By now you’ve probably heard the news that a small number of cats have caught COVID-19. Other felines including lions and tigers at the Bronx Zoo caught this novel coronavirus too, presumably from asymptomatic caretakers.
There’s a lot we don’t know about this virus. And as the situation progresses, new knowledge will come to light. What we do know is that cats are vulnerable to COVID-19.
You can give a cat coronavirus, but can cats spread COVID-19?
We’ll start here as a way to put any fears to rest: For now, there is no evidence that cats can spread COVID-19 to humans.
The world’s leading health authorities including Centers for Disease Control (CDC) and World Health Organization (WHO) join the American Veterinary Medical Association (AVMA) in reassuring pet parents everywhere that we don’t need to worry about pets spreading COVID-19 to humans.
In fact, your pet can be a grounding, joyful presence in your life, especially now.
People can give COVID-19 to cats. One cat in New York caught coronavirus from an owner who had tested positive. Another is believed to have contracted coronavirus outside the home as no one in the family had the virus.
Cats can spread COVID-19 to one another. The New England Journal of Medicine recently published a report detailing how cats with COVID-19 can transmit the virus to other felines. This report raised questions about whether or not cats can act as silent intermediate hosts, carrying this coronavirus from one human to another. The most likely scenario though, is that a cat with COVID-19 could easily transmit the virus to another cat in the same home, or to another cat in the neighborhood.
It’s important to keep your cat safe.
Since cats can catch COVID-19, they should practice social distancing from people and pets who aren’t members of your household. You can start by keeping your cat indoors at all times if possible.
This can be difficult if you have one of those tricky indoor / outdoor cats that really, really wants to roam the neighborhood, but their health needs to come first.
Try to confine that cat to an interior room when you know an outside door will be opened. Your cat won’t understand why they’ve been placed on lockdown, but their risk of contracting COVID-19 from another outdoor cat will be minimized.
Here are more ways to keep your cat safe during the COVID-19 pandemic:
Create an emergency plan for their care in case outside help is needed. Find someone who is willing to be your cat’s emergency caretaker and provide them with information about your cat’s routine in advance. Keep their contact information with you in case of emergency, and ask them to let you know if their availability changes.
Put together an emergency kit containing all the essentials your kitty will need for at least 30 days. Cat food, bedding, toys, litter, and copies of your pet’s medical records are some things to include.
Sanitize any new toys when they arrive and allow them to dry completely before giving them to your pet.
Caring for your cat when you have COVID-19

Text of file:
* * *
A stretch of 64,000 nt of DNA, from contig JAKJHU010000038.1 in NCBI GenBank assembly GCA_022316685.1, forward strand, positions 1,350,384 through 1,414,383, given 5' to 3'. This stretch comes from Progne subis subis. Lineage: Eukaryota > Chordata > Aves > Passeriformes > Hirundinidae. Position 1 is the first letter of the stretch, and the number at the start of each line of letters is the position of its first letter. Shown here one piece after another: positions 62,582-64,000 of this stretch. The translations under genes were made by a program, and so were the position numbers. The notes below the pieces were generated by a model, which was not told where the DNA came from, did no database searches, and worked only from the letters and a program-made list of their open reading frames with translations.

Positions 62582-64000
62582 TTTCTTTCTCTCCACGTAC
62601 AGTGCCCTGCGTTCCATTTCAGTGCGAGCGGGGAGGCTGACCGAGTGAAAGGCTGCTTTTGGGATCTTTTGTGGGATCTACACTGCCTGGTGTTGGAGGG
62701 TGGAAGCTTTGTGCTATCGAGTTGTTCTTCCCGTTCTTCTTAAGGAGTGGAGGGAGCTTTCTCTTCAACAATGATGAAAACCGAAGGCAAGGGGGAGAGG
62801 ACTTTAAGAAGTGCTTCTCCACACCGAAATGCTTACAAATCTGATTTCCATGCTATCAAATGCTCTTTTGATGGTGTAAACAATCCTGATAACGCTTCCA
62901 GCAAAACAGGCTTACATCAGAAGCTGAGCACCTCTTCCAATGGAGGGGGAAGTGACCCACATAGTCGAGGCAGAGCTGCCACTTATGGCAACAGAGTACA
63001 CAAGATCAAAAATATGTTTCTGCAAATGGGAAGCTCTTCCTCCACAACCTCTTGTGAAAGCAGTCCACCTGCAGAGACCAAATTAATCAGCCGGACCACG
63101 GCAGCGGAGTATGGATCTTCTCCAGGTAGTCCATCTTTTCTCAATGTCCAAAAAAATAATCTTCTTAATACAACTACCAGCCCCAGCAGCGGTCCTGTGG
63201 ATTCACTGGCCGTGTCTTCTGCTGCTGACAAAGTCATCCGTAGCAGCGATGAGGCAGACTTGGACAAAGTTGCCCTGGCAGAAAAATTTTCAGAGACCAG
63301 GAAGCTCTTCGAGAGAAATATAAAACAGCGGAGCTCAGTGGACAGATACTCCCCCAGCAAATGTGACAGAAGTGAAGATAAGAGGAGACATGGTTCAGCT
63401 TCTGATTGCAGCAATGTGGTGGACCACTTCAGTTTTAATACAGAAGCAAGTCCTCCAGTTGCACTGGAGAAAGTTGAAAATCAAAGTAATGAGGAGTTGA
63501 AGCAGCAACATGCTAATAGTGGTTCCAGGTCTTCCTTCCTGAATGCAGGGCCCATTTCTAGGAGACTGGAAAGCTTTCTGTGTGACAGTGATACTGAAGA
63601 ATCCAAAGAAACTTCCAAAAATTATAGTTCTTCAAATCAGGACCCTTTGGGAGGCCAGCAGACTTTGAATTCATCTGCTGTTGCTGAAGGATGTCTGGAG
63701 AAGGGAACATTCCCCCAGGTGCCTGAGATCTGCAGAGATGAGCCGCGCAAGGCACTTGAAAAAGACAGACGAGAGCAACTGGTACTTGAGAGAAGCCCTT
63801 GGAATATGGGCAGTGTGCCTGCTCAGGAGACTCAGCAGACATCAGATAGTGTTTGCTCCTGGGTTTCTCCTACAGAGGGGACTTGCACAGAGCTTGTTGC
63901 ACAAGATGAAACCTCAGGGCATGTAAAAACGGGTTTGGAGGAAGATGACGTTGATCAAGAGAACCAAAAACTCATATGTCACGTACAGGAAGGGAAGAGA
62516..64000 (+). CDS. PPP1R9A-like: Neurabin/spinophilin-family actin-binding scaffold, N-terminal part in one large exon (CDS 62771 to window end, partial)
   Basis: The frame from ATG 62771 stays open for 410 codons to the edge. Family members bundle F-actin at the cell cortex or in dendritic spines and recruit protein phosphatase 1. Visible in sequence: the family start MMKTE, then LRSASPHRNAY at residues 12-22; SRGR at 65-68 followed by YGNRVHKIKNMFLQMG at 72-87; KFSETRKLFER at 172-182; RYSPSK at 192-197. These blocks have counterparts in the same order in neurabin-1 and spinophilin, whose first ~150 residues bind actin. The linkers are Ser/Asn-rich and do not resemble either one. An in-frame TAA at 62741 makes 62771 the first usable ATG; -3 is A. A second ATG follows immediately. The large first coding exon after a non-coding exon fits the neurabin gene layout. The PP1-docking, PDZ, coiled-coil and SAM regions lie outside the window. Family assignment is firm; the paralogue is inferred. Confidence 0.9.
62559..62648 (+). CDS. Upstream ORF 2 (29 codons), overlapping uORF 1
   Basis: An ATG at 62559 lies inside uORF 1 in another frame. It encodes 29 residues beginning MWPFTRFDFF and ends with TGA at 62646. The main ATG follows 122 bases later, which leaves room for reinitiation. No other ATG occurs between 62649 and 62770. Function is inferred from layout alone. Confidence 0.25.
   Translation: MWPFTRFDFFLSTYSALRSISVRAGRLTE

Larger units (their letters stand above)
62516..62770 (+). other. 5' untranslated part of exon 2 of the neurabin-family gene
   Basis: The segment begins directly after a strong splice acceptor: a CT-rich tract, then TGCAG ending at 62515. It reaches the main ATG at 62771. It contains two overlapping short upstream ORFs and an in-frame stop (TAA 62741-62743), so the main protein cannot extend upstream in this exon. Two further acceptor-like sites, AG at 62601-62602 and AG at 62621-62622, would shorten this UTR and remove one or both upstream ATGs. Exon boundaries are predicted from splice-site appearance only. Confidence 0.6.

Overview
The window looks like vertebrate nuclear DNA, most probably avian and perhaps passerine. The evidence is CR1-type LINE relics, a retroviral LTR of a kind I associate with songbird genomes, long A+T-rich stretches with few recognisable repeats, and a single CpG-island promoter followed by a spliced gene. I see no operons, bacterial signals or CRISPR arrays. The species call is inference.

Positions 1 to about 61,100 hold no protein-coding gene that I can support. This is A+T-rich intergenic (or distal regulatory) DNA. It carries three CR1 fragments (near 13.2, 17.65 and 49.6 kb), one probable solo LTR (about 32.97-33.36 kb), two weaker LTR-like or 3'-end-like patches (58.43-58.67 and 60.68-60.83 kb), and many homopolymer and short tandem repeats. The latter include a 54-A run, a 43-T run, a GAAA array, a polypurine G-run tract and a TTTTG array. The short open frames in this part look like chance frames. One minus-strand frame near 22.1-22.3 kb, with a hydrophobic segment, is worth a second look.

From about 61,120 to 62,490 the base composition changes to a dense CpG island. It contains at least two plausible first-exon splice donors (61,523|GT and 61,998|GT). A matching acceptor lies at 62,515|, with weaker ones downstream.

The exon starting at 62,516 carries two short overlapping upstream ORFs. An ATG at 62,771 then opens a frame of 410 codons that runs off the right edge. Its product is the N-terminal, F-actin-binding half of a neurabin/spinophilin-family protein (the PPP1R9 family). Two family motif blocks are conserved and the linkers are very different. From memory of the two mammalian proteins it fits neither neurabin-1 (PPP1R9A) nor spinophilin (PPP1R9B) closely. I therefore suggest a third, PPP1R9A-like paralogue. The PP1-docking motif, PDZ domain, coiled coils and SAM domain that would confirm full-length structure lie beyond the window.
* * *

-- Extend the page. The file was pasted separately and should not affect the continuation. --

If you suspect that you have COVID-19, or if you test positive and are self-isolating, try not to have close contact with your cat.
If you are your cat’s sole caretaker, consider keeping your cat in a separate room. Think about wearing a mask and gloves while caring for your cat. Sanitize all the surfaces you touch in the room where they are staying.
If you have COVID-19 and others in your household are caring for your cat, the CDC recommendations are to try to remain quarantined, away from your cat. Not only is this one more way to protect your pet, it’s a way to minimize potential transmission of viral particles that could potentially cling to your pet and travel to other members of your household.
In case your cat is injured or ill and you have COVID-19, someone else should transport your cat to the vet for you, or you might be able to handle the situation via telemedicine.
Your vet may be open, but with restrictions.
Veterinarians and their staff members are designated essential personnel, and many clinics remain open for urgent care, necessary vaccinations, and surgery.
If your cat needs a non-emergency procedure, it might need to be postponed. Talk to your vet about next steps as patient care will take place on a case-by-case basis. Any social distancing protocols for in-person visits will be discussed when you talk via phone or video call.
Your routine is important.
Even though some things might be in short supply at your local pet store, you can probably shop online for your cat’s favorite food and the litter they like. New toys, medicines, flea control, and other essentials can be purchased online, too.
If you’re staying home, now is a great time to bond with your cat, spend extra time playing, and of course, catch up on those naps. If you’ve thought about adopting another pet, now might be the ideal time to make them part of your family.
In case you’re an essential worker, thank you! Your cat might need a little extra attention during the limited amount of time you get to spend at home.
These are interesting times, for certain. It’s vital to stay up to date as new information develops and it’s equally important to hold our loved ones as close as we can. As companions and confidants, our pets can help us get through; and in turn, we can help them stay safe and happy.